However, the problem with this is that if you provide too much fertilizer, the plant will have lush and beautiful growth, but the leaves may not have much of the essential oils that provide all of the flavor.
For this reason, it is better to provide fertilizer for herbs in the form of a water soluble fertilizer that you apply once every two weeks.
Drainage is one of the most important parts of growing herbs. Most herbs do not like having soggy roots. Along with having holes in the bottom of the growing pot, you may want to put a layer of gravel at the bottom of the pot to help keep the soil from clogging up the drainage holes in your cilantro pots.
You may be wondering, “How often do I need to water my cilantro plants? ” You can definitely over-do it with watering herbs, and this can lead to fungal diseases and root rot. To decide whether or not your cilantro plants need watering, just poke your finger into the soil about an inch deep.
If the dirt feels dry, water the plant until water comes out of the drainage holes at the bottom of the pot. Let it stop dripping, and then empty any water that collects in the drainage pan underneath the pot. Then, do not water the plant again until the soil is once again dry.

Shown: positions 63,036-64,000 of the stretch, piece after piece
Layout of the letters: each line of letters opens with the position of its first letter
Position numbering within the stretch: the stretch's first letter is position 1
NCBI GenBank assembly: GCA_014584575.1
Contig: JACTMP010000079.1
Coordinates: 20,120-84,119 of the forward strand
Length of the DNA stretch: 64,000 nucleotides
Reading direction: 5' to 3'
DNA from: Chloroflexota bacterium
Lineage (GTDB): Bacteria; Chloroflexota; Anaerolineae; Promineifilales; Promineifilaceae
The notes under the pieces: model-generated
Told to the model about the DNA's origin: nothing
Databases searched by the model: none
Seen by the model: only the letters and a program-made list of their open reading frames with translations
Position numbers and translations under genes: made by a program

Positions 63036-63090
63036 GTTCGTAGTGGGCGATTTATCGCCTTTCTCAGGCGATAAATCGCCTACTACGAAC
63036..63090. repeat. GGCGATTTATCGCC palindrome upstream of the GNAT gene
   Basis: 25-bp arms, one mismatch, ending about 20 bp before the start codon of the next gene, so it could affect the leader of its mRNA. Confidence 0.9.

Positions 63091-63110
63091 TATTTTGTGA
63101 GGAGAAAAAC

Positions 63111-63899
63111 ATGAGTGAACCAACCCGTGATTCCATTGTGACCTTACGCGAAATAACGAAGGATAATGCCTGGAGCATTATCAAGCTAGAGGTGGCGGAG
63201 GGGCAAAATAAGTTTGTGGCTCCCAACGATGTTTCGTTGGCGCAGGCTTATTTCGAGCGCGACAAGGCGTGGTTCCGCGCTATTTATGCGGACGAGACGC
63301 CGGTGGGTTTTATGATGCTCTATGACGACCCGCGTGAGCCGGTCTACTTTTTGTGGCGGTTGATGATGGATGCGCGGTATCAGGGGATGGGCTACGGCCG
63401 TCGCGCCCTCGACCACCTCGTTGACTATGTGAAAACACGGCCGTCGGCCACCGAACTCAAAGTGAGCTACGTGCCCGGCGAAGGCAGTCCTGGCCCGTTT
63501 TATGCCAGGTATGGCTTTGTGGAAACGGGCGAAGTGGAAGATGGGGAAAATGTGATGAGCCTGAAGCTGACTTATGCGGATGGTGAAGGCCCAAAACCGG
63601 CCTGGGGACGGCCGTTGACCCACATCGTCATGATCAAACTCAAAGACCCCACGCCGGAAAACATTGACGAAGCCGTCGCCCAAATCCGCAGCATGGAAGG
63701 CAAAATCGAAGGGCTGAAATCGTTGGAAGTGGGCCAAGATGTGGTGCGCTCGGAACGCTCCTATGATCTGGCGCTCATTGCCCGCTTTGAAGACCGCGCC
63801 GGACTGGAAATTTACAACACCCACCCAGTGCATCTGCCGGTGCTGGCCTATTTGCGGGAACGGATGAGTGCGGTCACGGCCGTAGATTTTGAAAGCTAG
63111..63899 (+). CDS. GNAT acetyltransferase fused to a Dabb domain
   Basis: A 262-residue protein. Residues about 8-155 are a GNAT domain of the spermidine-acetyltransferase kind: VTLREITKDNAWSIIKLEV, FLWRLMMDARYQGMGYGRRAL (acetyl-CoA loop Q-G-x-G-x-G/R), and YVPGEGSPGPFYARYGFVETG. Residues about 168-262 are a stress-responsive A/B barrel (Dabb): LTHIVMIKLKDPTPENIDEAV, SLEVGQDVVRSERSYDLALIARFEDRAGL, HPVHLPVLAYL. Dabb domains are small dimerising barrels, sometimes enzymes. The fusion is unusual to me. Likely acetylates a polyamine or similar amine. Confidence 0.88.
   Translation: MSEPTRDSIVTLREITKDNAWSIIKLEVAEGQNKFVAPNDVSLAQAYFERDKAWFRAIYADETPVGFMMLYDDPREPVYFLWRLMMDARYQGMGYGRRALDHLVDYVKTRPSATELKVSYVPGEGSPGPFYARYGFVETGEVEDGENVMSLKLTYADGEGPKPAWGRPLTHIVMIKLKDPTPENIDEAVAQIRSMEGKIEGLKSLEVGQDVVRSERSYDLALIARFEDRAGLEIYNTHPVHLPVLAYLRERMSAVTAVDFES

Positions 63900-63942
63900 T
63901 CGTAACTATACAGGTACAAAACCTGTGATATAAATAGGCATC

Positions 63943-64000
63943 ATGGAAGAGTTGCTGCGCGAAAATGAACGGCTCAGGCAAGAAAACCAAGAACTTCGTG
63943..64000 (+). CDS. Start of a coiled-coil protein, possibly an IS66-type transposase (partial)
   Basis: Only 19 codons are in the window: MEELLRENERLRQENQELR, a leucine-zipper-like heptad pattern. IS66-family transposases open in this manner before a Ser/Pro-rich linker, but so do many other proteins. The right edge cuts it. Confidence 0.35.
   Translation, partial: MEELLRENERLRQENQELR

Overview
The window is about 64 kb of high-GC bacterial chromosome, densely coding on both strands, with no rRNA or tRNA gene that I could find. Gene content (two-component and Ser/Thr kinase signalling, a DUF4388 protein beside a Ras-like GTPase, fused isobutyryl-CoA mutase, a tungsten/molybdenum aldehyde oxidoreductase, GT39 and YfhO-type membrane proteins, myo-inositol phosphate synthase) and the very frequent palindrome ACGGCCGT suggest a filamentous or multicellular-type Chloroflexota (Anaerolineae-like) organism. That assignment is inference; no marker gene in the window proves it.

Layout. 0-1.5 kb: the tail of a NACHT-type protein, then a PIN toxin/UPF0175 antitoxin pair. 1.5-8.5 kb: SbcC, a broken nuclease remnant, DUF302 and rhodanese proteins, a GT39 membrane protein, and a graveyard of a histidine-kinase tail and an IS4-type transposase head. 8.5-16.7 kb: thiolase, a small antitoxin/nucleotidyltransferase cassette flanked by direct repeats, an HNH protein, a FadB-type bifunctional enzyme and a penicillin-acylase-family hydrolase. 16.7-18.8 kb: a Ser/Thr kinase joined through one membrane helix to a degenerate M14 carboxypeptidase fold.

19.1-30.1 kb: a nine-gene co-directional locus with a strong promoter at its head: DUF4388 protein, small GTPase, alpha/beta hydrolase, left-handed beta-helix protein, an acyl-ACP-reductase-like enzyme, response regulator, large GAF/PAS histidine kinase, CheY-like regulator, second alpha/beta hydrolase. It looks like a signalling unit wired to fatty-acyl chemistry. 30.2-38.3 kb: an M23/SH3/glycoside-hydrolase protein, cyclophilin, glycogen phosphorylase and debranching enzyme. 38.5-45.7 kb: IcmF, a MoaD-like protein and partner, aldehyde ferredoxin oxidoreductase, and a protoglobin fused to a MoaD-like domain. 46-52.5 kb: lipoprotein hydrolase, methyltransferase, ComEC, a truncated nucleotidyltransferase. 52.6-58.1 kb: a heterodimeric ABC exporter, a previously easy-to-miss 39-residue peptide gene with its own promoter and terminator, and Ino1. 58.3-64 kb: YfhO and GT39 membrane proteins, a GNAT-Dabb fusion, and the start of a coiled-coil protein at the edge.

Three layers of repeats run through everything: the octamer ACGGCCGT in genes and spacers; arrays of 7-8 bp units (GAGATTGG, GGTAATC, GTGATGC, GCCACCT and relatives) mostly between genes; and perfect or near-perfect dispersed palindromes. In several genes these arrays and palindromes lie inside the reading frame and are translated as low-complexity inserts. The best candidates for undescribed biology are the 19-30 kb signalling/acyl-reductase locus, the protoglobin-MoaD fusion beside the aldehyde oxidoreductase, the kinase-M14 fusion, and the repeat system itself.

The main reason that most people grow herbs is to harvest them, but if you’ve never grown fresh herbs before, the idea of snipping pieces of your “plant babies” can be a bit intimidating. You shouldn’t worry overly about this, because if you do it right, harvesting cilantro will only make the plant grow stronger and healthier.
Most cilantro plants are considered ready to be harvested around five to seven weeks after it germinates. The leaves should be full and tall. Cut back a few of the outermost leaves when they are about four to six inches long.
You can harvest the whole plant all at once if you want, but it will not grow back. If you want to slowly harvest the leaves and leave enough leaves to sustain the plant, you should never take more than a third of the plant at harvest.